• They read the best practice content, discussed key ideas, and wrote anchors of thoughts and ideas
  • Discussions were “very good,” intense and focused discussing critical topics in an organized way
  • Decision was made to share all recorded learnings from Actions
  • Leadership strongly supported process including completing all Actions and recording learnings and will discuss Actions in weekly staff meetings

Guided Application

  • Participants did one practical Action per week (e.g. identifying a business process that needed to change and redesigning that process), requiring about 30 minutes per week, for about 4 months, learning how to better perform their function
  • They met biweekly to discuss both what they learned from the Actions and how they could better drive the transformation. These meeting were very operational and practical
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Quantitative Measures:

Measures were taken of impact for all program with further analysis of the poor performers on these measures. Poor performers in each program showed significant improvement on quantitative measures:

Measure used for the fast-food chain: sales performance:

  • All four of the poor performers increased their sales sufficiently to be in the top 50% including one who was in the 85Th percentile (None were fired!)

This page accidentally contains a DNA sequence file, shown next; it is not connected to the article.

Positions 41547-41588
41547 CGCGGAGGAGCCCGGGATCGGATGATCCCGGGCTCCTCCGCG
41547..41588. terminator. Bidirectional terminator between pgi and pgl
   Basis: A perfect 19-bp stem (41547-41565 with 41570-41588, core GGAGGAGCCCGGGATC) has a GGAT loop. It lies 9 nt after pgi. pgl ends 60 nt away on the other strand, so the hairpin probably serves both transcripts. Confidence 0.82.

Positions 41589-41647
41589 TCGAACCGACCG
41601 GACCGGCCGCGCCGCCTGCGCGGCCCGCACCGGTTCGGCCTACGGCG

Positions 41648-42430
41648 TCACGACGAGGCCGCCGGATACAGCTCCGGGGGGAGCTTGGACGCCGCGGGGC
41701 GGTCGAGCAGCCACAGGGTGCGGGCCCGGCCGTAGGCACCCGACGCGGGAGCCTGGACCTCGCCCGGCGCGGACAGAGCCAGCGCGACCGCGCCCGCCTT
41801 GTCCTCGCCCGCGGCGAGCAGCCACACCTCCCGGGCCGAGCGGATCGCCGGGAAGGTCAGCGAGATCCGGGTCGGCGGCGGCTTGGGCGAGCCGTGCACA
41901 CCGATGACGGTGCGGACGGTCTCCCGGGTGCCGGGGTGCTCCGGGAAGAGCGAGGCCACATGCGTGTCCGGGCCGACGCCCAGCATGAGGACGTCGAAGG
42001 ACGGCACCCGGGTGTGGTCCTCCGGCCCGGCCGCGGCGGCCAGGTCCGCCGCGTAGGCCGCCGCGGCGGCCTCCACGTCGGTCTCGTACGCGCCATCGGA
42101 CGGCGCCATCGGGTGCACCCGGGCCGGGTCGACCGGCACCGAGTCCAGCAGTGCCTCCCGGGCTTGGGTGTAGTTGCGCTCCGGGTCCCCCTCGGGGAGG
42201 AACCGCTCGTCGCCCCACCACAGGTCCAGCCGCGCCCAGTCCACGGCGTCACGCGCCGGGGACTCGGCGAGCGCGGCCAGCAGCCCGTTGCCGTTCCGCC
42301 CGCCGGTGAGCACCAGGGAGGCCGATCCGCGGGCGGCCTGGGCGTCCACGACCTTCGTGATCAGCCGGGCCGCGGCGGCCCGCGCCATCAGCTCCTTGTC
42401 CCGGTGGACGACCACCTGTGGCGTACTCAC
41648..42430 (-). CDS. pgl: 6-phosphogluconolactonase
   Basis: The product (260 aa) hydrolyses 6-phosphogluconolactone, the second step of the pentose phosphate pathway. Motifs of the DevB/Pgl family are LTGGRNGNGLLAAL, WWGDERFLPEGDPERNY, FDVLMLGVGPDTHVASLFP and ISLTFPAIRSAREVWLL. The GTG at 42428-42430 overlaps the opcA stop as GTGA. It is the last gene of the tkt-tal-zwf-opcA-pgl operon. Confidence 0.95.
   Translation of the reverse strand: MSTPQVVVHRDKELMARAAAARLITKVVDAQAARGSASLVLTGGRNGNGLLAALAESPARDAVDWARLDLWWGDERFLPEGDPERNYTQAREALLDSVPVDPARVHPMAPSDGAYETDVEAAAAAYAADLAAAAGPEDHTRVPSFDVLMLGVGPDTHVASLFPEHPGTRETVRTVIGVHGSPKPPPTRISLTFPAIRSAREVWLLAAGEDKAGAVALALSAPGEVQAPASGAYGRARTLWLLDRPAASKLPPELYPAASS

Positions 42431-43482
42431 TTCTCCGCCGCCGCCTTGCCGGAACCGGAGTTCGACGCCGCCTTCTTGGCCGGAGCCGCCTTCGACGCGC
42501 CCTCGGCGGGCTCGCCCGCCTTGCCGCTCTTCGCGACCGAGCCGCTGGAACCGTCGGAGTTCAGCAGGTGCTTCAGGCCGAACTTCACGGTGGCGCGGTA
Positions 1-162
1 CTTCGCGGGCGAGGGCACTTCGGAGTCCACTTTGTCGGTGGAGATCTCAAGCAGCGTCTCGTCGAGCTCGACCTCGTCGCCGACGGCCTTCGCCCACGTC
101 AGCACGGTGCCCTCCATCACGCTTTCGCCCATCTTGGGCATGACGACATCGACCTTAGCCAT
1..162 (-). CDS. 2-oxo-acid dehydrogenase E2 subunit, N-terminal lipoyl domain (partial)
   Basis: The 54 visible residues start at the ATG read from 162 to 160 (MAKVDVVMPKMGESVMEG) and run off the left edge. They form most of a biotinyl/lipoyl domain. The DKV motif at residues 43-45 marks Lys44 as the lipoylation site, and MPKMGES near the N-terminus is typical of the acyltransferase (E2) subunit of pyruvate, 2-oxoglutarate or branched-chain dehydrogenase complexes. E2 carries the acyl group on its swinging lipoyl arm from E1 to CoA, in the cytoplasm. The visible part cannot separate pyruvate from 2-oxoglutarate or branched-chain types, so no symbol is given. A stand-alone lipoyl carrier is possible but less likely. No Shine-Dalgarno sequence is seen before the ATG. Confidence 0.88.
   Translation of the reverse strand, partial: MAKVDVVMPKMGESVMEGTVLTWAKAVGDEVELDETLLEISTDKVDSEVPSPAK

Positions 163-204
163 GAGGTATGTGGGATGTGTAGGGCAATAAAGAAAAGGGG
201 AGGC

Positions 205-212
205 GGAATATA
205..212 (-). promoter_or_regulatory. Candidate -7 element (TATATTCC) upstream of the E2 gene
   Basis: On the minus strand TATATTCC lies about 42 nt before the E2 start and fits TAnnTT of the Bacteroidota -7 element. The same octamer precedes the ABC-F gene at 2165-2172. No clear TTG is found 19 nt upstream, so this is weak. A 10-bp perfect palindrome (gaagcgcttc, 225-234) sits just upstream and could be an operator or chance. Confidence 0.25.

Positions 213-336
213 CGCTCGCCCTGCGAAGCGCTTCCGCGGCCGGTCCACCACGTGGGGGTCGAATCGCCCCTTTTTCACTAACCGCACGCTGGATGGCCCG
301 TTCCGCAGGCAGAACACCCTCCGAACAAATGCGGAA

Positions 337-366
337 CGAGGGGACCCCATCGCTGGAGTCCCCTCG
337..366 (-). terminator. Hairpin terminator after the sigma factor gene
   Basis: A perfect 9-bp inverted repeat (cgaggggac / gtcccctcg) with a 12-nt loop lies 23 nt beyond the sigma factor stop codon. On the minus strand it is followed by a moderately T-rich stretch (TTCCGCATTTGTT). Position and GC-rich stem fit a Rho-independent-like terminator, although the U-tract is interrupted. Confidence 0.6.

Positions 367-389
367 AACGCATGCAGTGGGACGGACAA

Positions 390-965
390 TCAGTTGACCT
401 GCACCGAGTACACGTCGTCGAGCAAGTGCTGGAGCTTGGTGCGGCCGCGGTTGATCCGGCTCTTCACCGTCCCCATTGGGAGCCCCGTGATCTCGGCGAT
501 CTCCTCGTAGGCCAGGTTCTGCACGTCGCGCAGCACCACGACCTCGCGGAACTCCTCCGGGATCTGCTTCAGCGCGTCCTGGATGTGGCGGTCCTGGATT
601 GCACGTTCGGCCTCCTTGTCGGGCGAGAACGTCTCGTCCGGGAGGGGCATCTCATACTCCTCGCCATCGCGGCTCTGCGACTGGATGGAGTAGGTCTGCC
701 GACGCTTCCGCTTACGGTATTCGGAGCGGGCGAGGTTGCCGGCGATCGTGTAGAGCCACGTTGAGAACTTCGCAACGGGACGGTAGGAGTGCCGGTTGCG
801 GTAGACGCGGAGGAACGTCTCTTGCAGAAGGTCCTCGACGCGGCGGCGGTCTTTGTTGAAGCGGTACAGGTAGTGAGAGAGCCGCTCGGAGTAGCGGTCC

Measure used for the high-tech company: position in the Ranking and Rating:

  • All poor performers ranked in the top 25% in Ranking and Rating (they moved up not out)

Measure used for the digital advertising company: change in unwanted turnover:

  • Overall turnover decreased from 40% to 4%

Measure used for the health insurance company: behavioral alignment with the desired partnering model:

  • 360o surveys of attitudes and behaviors showed an average of a 99.2% alignment of all participants with the desired model, with the poor performers indistinguishable from the top performers

Qualitative responses:

Many managers commented on the change in their people including:

  • “I didn’t realize that this type of change was possible. She (his employee) really turned around”
  • The difference between spending huge amounts of my time filling 40% of my open headcount versus being able to focus on serving our customers is wonderful
  • I used to look at this one person and think to myself: “What problems is he going to cause today?” That really wasn’t a good situation for either of us. Now he is one of the most positive and productive members of my team. I look forward to seeing him every day.


  • Analysis of the poor performers participation in the program showed two underlying reasons for the original poor performance that were “fixed” in the program
  • Poor performers initial had no “Purpose” or an incorrect purpose, so their work was either random or mis-directed. The neural work on Purpose in the program achieved close to complete alignment on the Purpose by the poor performers eliminating this problem.
  • Poor performers lacked one or more critical attitudes or skills. The Path to Mastery, in-depth definition of mastery, numerous practice actions and consistent group support led to development of the required skills

Can Poor Performers Be Fixed? YES!